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Texas Three Step

By Beck Barnes

The 2017 growing season is shaping up to be a good one in the Lone Star State. Cotton prices are rebounding and acreage is poised to remain robust.

Gaylon Morgan
Gaylon Morgan

But amid all the warm feelings that planting season engenders, a familiar set of on-farm challenges are set to cause problems once again in the coming year. Water woes will once again play a major role. Unpredictable weather will no doubt cause headaches during planting season. And yield robbing weed and disease pests will return in full force.

So what can Texas cotton producers do to insure they’ll make the most of 2017? We consulted with Texas’s Extension cotton specialist Dr. Gaylon Morgan to find out.

Production Tip No. 1: Know Thy Pests and Choose a Variety Accordingly

Everything is bigger in Texas – including the list of potential problems a cotton farmer might encounter in any given year. From nematodes to marestail, blight to aphids, there’s no shortage of potential problems. That’s why, according to Morgan, growers should be as knowledgeable as possible about their own specific operations – and choose a variety accordingly.

“The first thing is to know your enemy, or your pest that you’re going to be fighting,” says Morgan. “There’s a lot of folks that are going to have the glyphosate resistant pigweeds, but there’s also a lot of people in regions that don’t. So that’s going to be a big factor in dictating which variety you choose.”

Of course, weeds aren’t the only factors to consider when weighing variety choices. Bacterial blight made a major impact on the 2016 production season, and Morgan believes it will be back in 2017.

“Bacterial blight was something that was present statewide in 2016,” says Morgan. “It’s a fairly consistent problem in parts of west Texas. But there are a lot of options. Fortunately, companies are coming out with new tools.

“If you had bad bacterial blight in 2016, and especially if you’re going to have a reduced-tillage cotton crop in 2017, then selecting a variety with bacterial blight resistance should be top on your list,” he says.

Many growers also faced increased worm pressure last season. That problem, too, has an answer rooted in seed technology. Morgan points to the new Bt traits that will hit the cotton market over the next couple of seasons.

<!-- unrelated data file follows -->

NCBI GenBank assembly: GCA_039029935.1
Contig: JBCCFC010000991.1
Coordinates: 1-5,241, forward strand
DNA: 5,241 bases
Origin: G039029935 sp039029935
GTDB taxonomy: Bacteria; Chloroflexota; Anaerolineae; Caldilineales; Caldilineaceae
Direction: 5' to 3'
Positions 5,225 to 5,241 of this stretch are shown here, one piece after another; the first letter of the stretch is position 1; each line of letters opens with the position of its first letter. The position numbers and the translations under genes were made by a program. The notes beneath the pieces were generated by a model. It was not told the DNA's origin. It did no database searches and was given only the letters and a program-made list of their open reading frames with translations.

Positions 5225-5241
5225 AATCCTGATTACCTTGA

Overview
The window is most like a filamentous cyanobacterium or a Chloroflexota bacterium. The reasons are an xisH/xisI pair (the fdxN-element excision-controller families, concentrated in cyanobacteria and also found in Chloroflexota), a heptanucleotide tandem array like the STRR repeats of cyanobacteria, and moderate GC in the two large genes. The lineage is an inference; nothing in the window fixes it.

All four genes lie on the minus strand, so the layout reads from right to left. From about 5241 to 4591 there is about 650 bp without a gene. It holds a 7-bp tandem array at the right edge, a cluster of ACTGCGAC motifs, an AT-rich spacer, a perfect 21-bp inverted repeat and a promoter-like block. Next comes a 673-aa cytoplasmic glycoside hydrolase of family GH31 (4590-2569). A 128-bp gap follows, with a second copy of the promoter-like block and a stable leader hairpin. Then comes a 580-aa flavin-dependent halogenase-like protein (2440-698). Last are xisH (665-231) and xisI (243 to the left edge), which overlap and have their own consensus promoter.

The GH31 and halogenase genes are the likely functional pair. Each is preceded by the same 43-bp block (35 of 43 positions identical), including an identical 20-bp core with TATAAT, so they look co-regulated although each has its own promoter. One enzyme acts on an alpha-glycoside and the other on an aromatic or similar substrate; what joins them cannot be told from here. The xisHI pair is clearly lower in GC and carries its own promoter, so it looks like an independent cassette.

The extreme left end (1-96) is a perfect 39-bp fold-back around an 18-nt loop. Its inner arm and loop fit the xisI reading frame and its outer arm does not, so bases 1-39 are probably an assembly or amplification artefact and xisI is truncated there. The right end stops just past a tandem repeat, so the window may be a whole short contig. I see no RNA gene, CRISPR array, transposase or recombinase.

“We’re going to have lots of opportunities for managing bollworm,” says Morgan.

But how exactly can a cotton producer better understand the conditions on his own farm? Morgan recommends starting with the basics.

“Definitely soil testing is probably one of the best investments people can make, so they know what they’re starting from on their nutrients in the soil,” he says. “They can apply accordingly to bring those up to optimize their yields.”

Once growers have done their homework on their own farms, they’ll be able to make the most informed variety decisions.

Production Tip No. 2: Maximize Your Water

At risk of sounding redundant, knowledge is key when it comes to variety selection. And no variable will have a bigger impact on your success in 2017 than water.

“In a rain-fed situation, which is the vast majority of our acres, we’re just coping with what Mother Nature gives to us, as far as water,” says Morgan. “There are obviously varieties that are more water use efficient than others.

“As far as variety selection, there were probably 75 Extension cotton variety trials that were conducted in Texas. So the thought would be to look at those dryland locations, and choose those varieties that were consistently at the top of those trials nearest to your location.”

For growers who struggle with inadequate water, there are production practices to help you optimize your water use efficiency. One way to better retain those winter and spring rains that do come your way is to utilize a cover crop, according to Morgan.

“The more cover or residue there is on the soil surface, the less evaporation a grower is going to lose,” he says. Similarly, the less tillage a field sees, the more moisture it will retain.

“Don’t till or don’t plow if you don’t have to,” Morgan says. “Because you’re losing a substantial amount of water every time you run those cultivators or plows through the field.”

Production Tip No. 3: Minimize Early Season Risk

When it comes to establishing a strong stand, timing is everything. And while predicting the weather is never an exact science, growers should pay close attention to the forecast when determining the best time to plant.

“The best way to avoid early season risk is to plant when your soil temperature is appropriate and you’re not expecting a cold front,” says Morgan. “And you’ve got to do your best to work around Mother Nature on those occasions.”

Choosing the right time to plant is crucial for smaller-seeded varieties, like Deltapine’s popular DP 1646 B2XF. Morgan lays out a simple recommendation for choosing the best moment to plant.

“Ideally, your soil temperature is around 65 degrees at four inches deep,” he says. “Definitely no lower than 60 degrees. And then basically you want a favorable five-to-seven day forecast, where you don’t have a cold front or a disruptive rainfall moving in.”

Many Texas growers have been pushing the envelope in terms of planting earlier and earlier in recent years. Morgan says he understands that growers are walking a tight line between either planting too early or too late.

“It’s not the farmer’s fault, because they have a tough choice to make,” he says. “But there are ways to avoid risk from an agronomic perspective. Choose those varieties with greater seedling vigor to plant early. Those smaller seed varieties, you need to wait until those soil temperatures are in that more ideal range.”

Morgan recommends growers consult their seed company representatives for seedling vigor tips on the specific variety they choose.